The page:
Major chords

Major chords, together with the minor chords, are normally the first chords to learn on the guitar. These are fundamental and most other chords are extended or altered versions of major and minor chords.

Besides the basic major chords there are other categories that also use major in the name. Among these are major seventh, major ninth and major thirteenth.

Basic major chords

Chord training

Major chord exercises (.pdf)





See also the most common progression involving major chords, the I - IV - V progression presented in all keys including pdf-files.

The chord names

The basic major chords are often written with single letters. Thus, the difference between C and C Major is, in this context, none. In some cases you may find these referred to as CM, DM, EM and so on. It matters if the "M" is uppercase or lowercase, in the latter case a minor chord is intended.

There are in total twelve different basic major chords, one for every pitch. Because of the standard tuning of the guitar, the root notes C#/Db, D#/Eb, F#/Gb, G#/Ab and A#/Bb are often found on lessĀ convenient positions at the fretboard (none of these tones can be played on an open string). This makes them harder to play and therefore less common. The five chords presented below are often played as barre chords or with a capo (click on the links below the pictures for further guidance).

The delta (triangle) symbol

Sometimes, especially in older notations, "major" can be represented by a delta symbol. The chord name in these cases include a letter followed by a tringle (often in superscript).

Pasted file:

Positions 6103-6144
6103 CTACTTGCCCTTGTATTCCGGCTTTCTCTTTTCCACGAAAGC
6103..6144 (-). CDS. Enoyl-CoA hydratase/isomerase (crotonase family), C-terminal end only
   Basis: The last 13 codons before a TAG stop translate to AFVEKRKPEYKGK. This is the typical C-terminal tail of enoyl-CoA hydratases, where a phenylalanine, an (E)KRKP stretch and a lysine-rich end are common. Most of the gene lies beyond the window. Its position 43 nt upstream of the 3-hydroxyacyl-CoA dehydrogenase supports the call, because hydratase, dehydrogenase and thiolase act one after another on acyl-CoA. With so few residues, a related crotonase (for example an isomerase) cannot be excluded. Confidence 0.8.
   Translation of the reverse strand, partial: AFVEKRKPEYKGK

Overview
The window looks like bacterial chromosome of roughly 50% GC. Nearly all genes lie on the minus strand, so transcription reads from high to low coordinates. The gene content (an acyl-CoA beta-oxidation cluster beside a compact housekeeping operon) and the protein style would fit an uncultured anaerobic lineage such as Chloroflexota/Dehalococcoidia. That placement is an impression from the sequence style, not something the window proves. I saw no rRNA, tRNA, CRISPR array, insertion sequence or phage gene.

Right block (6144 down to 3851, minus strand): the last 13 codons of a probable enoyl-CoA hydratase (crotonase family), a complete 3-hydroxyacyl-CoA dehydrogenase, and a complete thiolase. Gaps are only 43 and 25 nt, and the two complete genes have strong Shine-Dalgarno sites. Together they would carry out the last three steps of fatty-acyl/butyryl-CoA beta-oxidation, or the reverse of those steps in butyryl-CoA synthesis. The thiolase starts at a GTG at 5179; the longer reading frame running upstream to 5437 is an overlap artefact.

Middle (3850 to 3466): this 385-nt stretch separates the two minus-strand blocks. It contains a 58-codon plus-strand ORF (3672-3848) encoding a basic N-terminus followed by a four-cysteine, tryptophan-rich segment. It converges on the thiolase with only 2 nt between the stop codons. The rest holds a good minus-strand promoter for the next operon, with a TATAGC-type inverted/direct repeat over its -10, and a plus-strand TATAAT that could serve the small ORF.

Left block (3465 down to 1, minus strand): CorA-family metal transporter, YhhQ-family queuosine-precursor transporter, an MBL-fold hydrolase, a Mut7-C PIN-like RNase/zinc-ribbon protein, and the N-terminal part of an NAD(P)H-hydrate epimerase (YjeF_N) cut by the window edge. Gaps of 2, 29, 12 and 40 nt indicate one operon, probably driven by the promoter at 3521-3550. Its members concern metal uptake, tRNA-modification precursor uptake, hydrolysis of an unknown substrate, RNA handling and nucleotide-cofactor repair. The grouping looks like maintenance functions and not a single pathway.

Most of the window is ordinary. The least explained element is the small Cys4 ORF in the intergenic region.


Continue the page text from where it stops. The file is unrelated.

Cā–³ (C triangle) = C major

Basic major chords with sharp or flat root

Theory of the major chords

A basic major chord always consists of three notes (or pitches). But since the guitar consists of six strings, some of the notes are unavoidably duplicated. The reason for this being the case is the instrument and its tuning. Normally, The G major is played on six strings and the D chord is played on only four. In the case of D major, the reason is that the root note D, that is played as the bass note, can't be found on the two lowest strings in this fret position.

All major chords are based on the major scale. The C major, C major 7th and so on are consequently based on the C major scale. This site doesn’t focus on scales, but you can find information on the subject elsewhere on the web, a recommended source is

See also Chord progressions.

Notes in major chords

The note names and the numbers of notes in various major chords.

Numbers of notes

C  3 notes
Cmaj7  4 notes
Cmaj9  5 notes
Cmaj11  6 notes
Cmaj13  7 notes

Notes in chord

Cmaj7  C - E - G - B
C sharp maj7  C# - F - G# - C
Dmaj7  D - F# - A - C#
D sharp maj7  D# - G - A# - D
Emaj7  E - G# - B - D#
Fmaj7  F - A - C - E
F sharp maj7  F# - A# - C# - F
Gmaj7  G - B - D - F#
G sharp maj7  G# - C - D# - G
Amaj7  A - C# - E - G#
A sharp maj7  A# - D - F - A
Bmaj7  B - D# - F# - A#
See diagrams

Notes in chord

Cmaj9  C - E - G - B - D
Dmaj9  D - F# - A - C# - E
Emaj9  E - G# - B - D# - F#
Fmaj9  F - A - C - E - G
Gmaj9  G - B - D - F# - A
Amaj9  A - C# - E - G# - B
Bmaj9  B - D# - F# - A# - C#
See diagrams

Notes in chord

Cmaj11  C - E - G - B - D - F
Dmaj11  D - F# - A - B - E - G
Emaj11  E - G# - B - C# - F# - A
Fmaj11  F - A - C - E - G - Bb
Gmaj11  G - B - D - F# - A - C
Amaj11  A - C# - E - G# - B - D
Bmaj11  B - D# - F# - A# - C# - E

Notes in chord

Cmaj13  C - E - G - B - D - A
Dmaj13  D - F# - A - C# - E - B
Emaj13  E - G# - B - D# - F# - A
Fmaj13  F - A - C - E - G - B
Gmaj13  G - B - D - F# - A - C
Amaj13  A - C# - E - G# - B - D
Bmaj13  B - D# - F# - A# - C# - E
See diagrams

Digital poster

The Chord Chart Poster thumbnail
The Chord Chart Poster
includes a selection of the 100+ most important chords for guitar.

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